“Young [people] are frustrated,” Arad Boxenbaum, 21, a former candidate for the Illinois State House, tells Teen Vogue. “Most of us have never known a world without mass shootings. I remember being in the sixth grade during the Sandy Hook shooting. I remember being 16 during the Parkland shooting. I never felt safe in the classroom, and that’s a shared experience that most in my generation have, sadly.” 

Boxenbaum submitted his petition to be on the June 28 primary ballot representing Illinois’s 83rd legislative district during his last semester at DePaul University. “No matter what you’re running for, where you’re running, and how old you are, it’s never… easy,” says Boxenbaum, who first became involved in activism when he was 15.

Though he had already been elected to his local library board, Boxenbaum enrolled in Everytown’s Demand a Seat program to help him address what he worried were weaknesses in his campaign, particularly his age, lack of connections, and what he perceived as a lack of expertise. “It was great being in a cohort where most people were on the same boat [as first-time candidates],” says Boxenbaum. “It… opened up a number of avenues for me and prepared me when it came to answering questions, about my age, for example, and how I go about that.”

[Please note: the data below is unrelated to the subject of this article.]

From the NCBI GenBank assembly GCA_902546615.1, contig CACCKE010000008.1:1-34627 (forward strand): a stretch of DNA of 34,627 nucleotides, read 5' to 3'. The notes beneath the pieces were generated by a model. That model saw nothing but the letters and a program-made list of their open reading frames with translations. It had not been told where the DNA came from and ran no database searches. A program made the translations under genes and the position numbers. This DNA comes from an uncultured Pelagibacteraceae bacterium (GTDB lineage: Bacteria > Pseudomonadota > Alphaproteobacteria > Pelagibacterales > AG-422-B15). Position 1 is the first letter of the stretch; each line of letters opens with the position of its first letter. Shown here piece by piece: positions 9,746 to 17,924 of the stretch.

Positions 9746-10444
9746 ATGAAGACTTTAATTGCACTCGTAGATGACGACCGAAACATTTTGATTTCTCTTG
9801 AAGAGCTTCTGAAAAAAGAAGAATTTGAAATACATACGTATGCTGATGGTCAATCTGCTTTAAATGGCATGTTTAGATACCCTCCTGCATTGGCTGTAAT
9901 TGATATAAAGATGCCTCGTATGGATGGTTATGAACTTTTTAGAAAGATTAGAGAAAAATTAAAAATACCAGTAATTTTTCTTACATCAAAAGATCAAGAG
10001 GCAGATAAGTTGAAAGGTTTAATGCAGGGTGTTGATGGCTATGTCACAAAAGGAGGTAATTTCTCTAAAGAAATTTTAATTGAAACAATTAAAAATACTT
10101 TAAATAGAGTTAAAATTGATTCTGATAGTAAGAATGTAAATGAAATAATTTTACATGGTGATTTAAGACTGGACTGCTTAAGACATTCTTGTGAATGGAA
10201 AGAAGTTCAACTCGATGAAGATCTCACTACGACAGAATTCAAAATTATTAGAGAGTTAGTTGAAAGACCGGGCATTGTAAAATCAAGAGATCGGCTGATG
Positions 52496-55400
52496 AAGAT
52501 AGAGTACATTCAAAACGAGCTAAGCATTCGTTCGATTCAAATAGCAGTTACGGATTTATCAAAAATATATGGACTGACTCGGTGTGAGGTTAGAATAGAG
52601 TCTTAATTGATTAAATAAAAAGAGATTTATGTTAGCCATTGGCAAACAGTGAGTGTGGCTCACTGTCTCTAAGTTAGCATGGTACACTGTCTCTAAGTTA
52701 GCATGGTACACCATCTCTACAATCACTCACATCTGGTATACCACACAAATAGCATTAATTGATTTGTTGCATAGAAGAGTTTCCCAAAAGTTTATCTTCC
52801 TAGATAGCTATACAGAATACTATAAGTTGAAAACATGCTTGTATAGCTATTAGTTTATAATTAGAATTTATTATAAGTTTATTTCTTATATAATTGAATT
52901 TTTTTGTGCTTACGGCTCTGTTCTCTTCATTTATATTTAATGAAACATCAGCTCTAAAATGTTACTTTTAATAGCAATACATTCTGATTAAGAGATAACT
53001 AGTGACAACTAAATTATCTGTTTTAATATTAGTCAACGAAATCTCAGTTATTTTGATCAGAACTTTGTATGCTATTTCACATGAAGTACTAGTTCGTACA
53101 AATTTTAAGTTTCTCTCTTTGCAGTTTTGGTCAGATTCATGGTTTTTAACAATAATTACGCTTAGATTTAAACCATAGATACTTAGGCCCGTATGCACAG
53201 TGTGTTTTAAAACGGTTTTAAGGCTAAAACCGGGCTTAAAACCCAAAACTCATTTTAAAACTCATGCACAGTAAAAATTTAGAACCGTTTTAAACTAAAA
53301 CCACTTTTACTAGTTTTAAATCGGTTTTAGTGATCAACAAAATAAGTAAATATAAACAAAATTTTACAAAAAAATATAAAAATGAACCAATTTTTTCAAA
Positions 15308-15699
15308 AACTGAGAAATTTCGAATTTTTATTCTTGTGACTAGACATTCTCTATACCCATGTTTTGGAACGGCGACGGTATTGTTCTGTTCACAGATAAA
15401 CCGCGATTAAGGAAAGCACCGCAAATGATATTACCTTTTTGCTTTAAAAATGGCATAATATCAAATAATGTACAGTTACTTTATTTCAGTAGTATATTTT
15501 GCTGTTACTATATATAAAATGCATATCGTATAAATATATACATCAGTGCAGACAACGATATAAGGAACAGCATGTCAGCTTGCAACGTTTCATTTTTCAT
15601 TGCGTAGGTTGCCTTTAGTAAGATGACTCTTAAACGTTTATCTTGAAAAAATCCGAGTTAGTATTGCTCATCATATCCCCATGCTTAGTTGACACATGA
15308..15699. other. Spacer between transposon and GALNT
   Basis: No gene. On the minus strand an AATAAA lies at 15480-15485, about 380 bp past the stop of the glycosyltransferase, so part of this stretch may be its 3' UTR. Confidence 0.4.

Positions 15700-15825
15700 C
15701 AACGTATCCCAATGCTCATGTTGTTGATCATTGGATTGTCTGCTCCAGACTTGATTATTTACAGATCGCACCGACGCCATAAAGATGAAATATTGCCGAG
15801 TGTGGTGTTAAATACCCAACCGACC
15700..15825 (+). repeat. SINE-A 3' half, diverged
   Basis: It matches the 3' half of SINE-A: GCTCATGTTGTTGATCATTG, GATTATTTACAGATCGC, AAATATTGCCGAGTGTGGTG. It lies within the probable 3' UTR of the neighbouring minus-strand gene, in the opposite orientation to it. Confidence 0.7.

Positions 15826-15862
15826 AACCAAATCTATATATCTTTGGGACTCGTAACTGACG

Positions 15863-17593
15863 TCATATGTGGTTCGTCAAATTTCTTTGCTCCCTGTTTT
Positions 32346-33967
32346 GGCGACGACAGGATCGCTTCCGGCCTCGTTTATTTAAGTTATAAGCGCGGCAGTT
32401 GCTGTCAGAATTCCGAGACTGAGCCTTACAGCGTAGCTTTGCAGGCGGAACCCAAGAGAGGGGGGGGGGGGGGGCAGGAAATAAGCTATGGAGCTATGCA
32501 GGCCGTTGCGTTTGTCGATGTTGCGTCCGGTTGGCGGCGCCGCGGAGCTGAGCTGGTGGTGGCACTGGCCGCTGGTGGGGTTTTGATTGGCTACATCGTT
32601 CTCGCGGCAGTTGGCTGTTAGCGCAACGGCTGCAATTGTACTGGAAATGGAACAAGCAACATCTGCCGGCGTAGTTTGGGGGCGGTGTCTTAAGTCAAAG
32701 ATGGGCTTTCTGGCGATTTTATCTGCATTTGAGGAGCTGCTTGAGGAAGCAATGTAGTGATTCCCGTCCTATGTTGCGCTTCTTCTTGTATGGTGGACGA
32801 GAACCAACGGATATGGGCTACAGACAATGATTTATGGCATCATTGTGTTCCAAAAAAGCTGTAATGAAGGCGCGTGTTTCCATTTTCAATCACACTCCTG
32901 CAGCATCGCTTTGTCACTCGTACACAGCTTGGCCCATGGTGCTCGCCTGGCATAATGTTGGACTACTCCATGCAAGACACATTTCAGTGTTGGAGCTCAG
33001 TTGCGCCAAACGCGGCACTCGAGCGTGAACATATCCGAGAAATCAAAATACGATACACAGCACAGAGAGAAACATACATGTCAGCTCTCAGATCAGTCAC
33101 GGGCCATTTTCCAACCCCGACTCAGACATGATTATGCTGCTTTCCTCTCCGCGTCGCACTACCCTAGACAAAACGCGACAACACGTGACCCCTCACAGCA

Boxenbaum is not alone in questioning whether his young age might hinder his ability to run for office. According to a recent survey by the Center for Information and Research on Civic Learning and Engagement (CIRCLE) at Tufts University, just 40% of 18-29 year olds feel they are well-qualified to run for office. Meanwhile, 76% of respondents to the CIRCLE survey said they believe that young people have the power to change the country. 

A majority of young people ages 18-29 also believe the country is going in the wrong direction, per the survey. And a 2022 poll from Change Research and Teen Vogue found that 90% of registered voters under 35 believe the country is on the wrong track. Demand a Seat: Students Edition aims to help young people harness the power of their knowledge and lived experience.